By our special correspondent: The Mercury, Saturday 15 August 1885

Mr Edmund Tyler has a nice little mill, up to 20000ft per week, at Wheelbarrow Bay —- this employs one vessel per week, and there are also craft constantly going with logs for the mills of Messrs Risby and Cheverton at Hobart. There are about a dozen families at Wheelbarrow Bay.

(Edmund Tyler was an ex-convict, important to the history of the area – but that is another story).

The Hastings mill is supplied with power by two 16hp engines, and is a large establishment, the largest sawmill I believe in Tasmania. Fifty two men are on the books —- Exclusive of this number there are always one, two, or three gangs of contractors extending trams or making branches.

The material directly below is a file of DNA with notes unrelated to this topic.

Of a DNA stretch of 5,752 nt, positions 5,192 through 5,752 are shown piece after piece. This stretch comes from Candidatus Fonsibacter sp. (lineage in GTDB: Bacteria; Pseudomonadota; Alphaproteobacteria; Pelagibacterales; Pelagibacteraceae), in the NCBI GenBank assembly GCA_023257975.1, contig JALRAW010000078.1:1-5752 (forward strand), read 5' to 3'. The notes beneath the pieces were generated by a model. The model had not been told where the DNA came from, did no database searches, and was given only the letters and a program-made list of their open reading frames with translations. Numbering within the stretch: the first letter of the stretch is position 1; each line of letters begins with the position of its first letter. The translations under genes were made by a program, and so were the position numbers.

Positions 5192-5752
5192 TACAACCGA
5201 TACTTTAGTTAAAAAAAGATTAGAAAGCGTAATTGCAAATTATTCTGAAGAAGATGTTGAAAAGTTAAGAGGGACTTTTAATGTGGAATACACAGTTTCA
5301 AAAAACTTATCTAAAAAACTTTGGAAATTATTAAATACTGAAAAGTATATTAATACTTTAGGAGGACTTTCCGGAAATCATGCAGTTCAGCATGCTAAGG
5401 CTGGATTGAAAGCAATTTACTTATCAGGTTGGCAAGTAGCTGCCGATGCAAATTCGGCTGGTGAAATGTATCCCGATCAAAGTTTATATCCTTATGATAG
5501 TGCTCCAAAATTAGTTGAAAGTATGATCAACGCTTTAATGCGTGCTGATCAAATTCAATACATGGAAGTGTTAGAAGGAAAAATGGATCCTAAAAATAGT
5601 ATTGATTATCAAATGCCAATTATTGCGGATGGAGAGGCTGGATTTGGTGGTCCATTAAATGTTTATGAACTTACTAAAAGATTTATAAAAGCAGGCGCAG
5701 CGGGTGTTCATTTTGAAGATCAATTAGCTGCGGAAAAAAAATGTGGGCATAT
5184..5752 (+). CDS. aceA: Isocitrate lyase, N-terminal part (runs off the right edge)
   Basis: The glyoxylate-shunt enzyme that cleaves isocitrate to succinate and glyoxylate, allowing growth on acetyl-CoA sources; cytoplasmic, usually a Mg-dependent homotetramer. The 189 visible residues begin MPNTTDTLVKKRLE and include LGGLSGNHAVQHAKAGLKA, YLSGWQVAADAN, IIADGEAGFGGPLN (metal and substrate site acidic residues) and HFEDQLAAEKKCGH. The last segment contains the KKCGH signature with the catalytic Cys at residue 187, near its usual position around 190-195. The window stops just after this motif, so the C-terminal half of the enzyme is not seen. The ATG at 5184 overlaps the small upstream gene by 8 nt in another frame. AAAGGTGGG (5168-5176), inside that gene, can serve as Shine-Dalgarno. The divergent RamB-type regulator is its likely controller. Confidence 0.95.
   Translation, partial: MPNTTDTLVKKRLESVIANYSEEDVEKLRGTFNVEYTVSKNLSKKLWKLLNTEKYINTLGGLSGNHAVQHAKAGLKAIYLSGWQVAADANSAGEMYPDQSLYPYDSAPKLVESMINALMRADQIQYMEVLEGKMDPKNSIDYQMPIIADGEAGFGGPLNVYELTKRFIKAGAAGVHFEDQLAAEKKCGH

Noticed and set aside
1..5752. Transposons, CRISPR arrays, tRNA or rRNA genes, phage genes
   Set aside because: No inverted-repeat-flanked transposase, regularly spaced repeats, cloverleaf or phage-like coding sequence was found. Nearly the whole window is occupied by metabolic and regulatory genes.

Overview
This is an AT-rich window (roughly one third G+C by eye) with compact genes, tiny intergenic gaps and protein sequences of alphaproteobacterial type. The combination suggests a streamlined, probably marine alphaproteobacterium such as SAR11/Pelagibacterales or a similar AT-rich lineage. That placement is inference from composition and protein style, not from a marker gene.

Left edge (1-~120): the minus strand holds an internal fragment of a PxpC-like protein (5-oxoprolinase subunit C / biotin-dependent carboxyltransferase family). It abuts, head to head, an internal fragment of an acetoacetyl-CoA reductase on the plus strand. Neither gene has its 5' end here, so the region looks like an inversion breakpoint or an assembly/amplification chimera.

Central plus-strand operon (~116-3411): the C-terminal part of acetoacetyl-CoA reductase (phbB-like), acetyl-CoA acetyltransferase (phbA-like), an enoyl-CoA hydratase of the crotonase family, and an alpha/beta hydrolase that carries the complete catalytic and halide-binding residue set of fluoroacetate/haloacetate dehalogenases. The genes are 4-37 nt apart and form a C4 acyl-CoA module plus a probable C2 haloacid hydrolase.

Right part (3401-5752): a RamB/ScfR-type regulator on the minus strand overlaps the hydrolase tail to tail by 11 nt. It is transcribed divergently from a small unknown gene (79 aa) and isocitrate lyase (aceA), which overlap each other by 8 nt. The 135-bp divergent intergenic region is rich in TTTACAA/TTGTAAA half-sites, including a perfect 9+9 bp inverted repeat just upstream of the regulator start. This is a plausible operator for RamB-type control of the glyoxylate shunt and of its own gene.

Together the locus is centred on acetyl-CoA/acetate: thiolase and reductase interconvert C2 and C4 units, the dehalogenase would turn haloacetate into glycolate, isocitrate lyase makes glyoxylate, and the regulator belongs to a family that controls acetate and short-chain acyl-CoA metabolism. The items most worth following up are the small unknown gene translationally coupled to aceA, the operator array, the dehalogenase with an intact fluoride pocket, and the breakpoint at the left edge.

The working week is, as in England 58 ½ hours. There is an Independent Chapel —- a public hall, —- and post and telegraph offices. Besides the mill and timber people there are about ten small freeholders scattered within a mile of the township, who grow fruit and other produce, work at contracts, etc.

(As you drive to the railway, a couple of houses either side of the road, just before Tongue Road, mark the place where once was the town of Hastings. First town in Tasmania with electric light – but that is another story).